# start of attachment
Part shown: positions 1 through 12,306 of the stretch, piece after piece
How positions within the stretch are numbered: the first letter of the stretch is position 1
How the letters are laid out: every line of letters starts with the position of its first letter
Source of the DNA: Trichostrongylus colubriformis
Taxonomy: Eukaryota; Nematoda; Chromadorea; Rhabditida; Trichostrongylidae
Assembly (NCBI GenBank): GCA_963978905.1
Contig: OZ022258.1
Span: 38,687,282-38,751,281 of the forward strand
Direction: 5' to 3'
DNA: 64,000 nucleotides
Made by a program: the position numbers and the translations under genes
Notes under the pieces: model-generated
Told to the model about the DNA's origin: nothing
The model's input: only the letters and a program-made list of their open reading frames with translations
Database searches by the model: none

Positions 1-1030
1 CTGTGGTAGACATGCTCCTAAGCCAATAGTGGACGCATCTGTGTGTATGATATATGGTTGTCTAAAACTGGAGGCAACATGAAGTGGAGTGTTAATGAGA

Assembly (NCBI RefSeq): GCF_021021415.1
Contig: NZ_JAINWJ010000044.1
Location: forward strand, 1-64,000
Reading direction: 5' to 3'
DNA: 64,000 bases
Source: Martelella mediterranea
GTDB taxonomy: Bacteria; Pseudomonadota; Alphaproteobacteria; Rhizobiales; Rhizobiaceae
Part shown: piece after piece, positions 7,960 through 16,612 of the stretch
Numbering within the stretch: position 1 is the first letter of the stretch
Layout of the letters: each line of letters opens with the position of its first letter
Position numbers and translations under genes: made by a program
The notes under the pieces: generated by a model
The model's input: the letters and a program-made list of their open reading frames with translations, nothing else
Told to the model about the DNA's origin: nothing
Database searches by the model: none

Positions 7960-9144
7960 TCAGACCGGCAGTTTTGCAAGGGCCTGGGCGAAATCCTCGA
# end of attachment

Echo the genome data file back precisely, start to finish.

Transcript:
Part shown: positions 1 through 12,306 of the stretch, piece after piece
How positions within the stretch are numbered: the first letter of the stretch is position 1
How the letters are laid out: every line of letters starts with the position of its first letter
Source of the DNA: Trichostrongylus colubriformis
Taxonomy: Eukaryota; Nematoda; Chromadorea; Rhabditida; Trichostrongylidae
Assembly (NCBI GenBank): GCA_963978905.1
Contig: OZ022258.1
Span: 38,687,282-38,751,281 of the forward strand
Direction: 5' to 3'
DNA: 64,000 nucleotides
Made by a program: the position numbers and the translations under genes
Notes under the pieces: model-generated
Told to the model about the DNA's origin: nothing
The model's input: only the letters and a program-made list of their open reading frames with translations
Database searches by the model: none

Positions 1-1030
1 CTGTGGTAGACATGCTCCTAAGCCAATAGTGGACGCATCTGTGTGTATGATATATGGTTGTCTAAAACTGGAGGCAACATGAAGTGGAGTGTTAATGAGA

Assembly (NCBI RefSeq): GCF_021021415.1
Contig: NZ_JAINWJ010000044.1
Location: forward strand, 1-64,000
Reading direction: 5' to 3'
DNA: 64,000 bases
Source: Martelella mediterranea
GTDB taxonomy: Bacteria; Pseudomonadota; Alphaproteobacteria; Rhizobiales; Rhizobiaceae
Part shown: piece after piece, positions 7,960 through 16,612 of the stretch
Numbering within the stretch: position 1 is the first letter of the stretch
Layout of the letters: each line of letters opens with the position of its first letter
Position numbers and translations under genes: made by a program
The notes under the pieces: generated by a model
The model's input: the letters and a program-made list of their open reading frames with translations, nothing else
Told to the model about the DNA's origin: nothing
Database searches by the model: none

Positions 7960-9144
7960 TCAGACCGGCAGTTTTGCAAGGGCCTGGGCGAAATCCTCGA